I was once asked to read a piece of writing with all of the words jumbled around and was asked to tell someone what the paragraph meant. I couldn’t, I felt frustrated and ashamed and annoyed with myself. This is how dyslexic children feel when they out loud read in class, reading with sniggering and small comments about how they said “bab” instead of “dad”,“bog” instead of “dog.”
Unfortunately, we live in a society where we are defined by our academic qualifications, “which university did you go to… what degree did you get”? As a former University graduate and a writer, I am embarrassed to admit I judged people who found spelling and writing difficult, because to me it was effortless and a joy. I was angered when I looked at an application letter with spelling mistakes. This was before I knew anything about dyslexia. Now, if I see anything with spider handwriting and “bs” and “ds” the wrong way, I just want to give them a big hug and the last thing I would do would be to judge them. In fact the opposite, I know how much work would have gone into writing that letter.
I was once told by a teacher to be careful not to “label and define” my daughter by her dyslexia and to some extent I understand what she means. I talk about dyslexia a lot! My daughter has many qualities and actually one of them is dyslexia. It is a gift, it is sometimes an unwanted gift, but what it takes with one hand it gives with another. Dyslexics think outside the box, they are risk takers. My daughter always runs as fast as she can when she hits a rounders ball, she will never stop at first base, because she takes the risk and runs and gets a rounder.
I remember a large bran tub at my daughter’s school fair and there was one special prize hidden near the bottom, but it was impossible to find, every child diligently put their hand in, but to no avail. I turned around to find my daughter head first in the tub, saw dust everywhere and yes, she got the toy because she worked out that digging with your hand didn’t work. Another time we were at a large, complex maze and my daughter got to the middle quicker than anyone of us and I asked her: “How did you do it?” I looked down and she was muddy from head to foot, she had buried under every bush to get to the middle, not conventional, but it made me laugh.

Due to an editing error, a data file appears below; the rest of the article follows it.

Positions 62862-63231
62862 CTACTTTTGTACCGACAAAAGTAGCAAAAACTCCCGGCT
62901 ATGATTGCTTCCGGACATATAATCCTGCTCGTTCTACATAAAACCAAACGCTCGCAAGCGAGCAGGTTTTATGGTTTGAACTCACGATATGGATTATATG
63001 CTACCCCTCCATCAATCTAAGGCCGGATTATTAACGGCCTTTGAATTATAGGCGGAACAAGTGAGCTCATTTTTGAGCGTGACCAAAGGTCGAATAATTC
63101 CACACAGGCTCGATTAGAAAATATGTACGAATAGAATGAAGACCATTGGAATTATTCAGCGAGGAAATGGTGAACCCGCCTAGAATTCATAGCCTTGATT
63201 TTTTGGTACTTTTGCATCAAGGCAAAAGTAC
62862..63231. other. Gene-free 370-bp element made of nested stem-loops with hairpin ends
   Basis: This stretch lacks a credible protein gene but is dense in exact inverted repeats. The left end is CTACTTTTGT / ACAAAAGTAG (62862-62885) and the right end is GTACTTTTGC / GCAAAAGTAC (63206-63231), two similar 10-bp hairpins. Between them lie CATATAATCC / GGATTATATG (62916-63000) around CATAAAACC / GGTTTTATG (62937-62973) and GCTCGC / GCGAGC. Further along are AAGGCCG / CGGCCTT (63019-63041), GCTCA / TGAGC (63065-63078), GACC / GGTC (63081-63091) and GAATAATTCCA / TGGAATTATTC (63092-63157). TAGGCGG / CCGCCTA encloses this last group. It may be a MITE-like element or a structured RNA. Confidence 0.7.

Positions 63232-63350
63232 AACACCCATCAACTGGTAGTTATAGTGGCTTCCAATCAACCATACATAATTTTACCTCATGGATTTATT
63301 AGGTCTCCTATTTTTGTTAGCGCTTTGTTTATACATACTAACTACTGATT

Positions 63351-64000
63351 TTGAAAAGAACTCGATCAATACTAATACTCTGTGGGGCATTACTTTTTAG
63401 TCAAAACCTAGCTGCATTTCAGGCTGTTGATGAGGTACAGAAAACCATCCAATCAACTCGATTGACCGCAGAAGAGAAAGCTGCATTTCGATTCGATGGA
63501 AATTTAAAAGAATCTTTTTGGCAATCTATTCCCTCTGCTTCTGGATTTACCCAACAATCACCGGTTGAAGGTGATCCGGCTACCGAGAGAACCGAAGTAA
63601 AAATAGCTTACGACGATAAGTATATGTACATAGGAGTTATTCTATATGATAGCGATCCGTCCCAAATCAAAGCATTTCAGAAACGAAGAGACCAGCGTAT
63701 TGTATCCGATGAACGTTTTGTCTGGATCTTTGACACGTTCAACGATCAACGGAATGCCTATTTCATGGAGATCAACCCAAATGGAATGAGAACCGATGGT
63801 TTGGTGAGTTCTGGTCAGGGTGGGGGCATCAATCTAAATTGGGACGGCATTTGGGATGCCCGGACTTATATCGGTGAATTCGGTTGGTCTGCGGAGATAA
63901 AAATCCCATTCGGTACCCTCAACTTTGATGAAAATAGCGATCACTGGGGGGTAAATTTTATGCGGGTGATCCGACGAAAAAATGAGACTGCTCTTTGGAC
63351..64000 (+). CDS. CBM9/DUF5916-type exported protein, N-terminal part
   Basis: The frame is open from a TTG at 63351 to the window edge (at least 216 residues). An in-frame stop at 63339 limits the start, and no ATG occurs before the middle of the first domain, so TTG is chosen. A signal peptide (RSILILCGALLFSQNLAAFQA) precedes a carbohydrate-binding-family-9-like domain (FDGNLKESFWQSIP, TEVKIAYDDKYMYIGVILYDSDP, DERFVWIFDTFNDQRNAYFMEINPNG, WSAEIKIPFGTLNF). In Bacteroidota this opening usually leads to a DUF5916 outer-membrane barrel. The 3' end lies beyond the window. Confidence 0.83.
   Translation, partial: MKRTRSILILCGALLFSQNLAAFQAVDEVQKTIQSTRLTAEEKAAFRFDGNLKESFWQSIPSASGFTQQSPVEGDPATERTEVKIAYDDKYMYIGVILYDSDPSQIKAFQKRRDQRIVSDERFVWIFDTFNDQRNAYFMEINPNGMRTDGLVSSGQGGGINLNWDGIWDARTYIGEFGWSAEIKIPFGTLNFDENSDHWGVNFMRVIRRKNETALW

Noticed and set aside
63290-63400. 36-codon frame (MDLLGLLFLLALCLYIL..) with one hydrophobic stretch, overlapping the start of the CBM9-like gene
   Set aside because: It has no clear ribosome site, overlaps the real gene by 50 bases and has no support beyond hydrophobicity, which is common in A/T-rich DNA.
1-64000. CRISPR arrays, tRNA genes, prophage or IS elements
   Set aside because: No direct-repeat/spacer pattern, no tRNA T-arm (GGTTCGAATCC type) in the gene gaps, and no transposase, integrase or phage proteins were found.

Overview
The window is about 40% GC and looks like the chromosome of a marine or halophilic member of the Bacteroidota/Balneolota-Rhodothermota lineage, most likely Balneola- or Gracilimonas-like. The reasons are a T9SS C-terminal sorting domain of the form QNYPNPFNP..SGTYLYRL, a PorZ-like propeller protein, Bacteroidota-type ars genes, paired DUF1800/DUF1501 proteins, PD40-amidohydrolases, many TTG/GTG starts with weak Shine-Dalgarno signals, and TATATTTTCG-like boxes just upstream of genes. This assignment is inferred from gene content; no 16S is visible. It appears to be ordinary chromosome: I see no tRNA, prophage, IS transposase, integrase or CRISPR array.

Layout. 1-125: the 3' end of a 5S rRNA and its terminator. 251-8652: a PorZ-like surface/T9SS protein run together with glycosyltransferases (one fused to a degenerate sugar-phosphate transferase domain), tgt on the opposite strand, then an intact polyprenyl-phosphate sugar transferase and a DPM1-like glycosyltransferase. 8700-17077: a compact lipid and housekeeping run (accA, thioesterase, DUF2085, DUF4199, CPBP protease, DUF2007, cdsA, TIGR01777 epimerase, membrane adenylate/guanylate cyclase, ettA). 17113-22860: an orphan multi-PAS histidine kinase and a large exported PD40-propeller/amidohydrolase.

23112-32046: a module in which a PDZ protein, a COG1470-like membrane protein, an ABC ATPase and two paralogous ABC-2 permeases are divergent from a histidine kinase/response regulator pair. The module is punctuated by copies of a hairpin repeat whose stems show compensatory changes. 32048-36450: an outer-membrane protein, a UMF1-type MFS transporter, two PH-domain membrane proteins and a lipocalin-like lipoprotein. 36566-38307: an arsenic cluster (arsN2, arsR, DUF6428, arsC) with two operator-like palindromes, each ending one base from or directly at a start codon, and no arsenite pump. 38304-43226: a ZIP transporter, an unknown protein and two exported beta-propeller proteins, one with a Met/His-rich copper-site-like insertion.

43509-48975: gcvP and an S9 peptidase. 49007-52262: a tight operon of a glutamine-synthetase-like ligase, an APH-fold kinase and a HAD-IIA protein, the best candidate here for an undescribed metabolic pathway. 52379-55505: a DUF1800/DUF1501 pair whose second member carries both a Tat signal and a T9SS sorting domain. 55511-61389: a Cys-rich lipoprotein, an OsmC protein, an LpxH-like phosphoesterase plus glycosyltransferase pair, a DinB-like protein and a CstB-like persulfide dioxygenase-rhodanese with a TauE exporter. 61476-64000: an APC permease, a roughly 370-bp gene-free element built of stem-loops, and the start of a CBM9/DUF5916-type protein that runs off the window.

My daughter stepped in to read in assembly at short notice, when a girl was off sick, no one else volunteered. My heart was in my mouth because she was reading a new, complicated text about the Tudors. She stood on the stage and stumbled over several words and spelled some out loud. She was incredibly vulnerable and I wanted to scoop her up and take her away, but I was also incredibly proud of my daughter facing her fears and reading in public and helping our her class, which is what she does.
Despite all of her talents, she still tells me she isn’t intelligent because she is not conventionally academic, but she is incredibly artistic and creative. She aspires to be a lavender farmer with bee hives in the next door field, I have already been recruited to sell the lavender honey in the farm shop!
Helen Arkell, a well-known dyslexic mentor, once said and I paraphrase: “A world without dyslexic people would be incredibly dull.” I couldn’t agree more.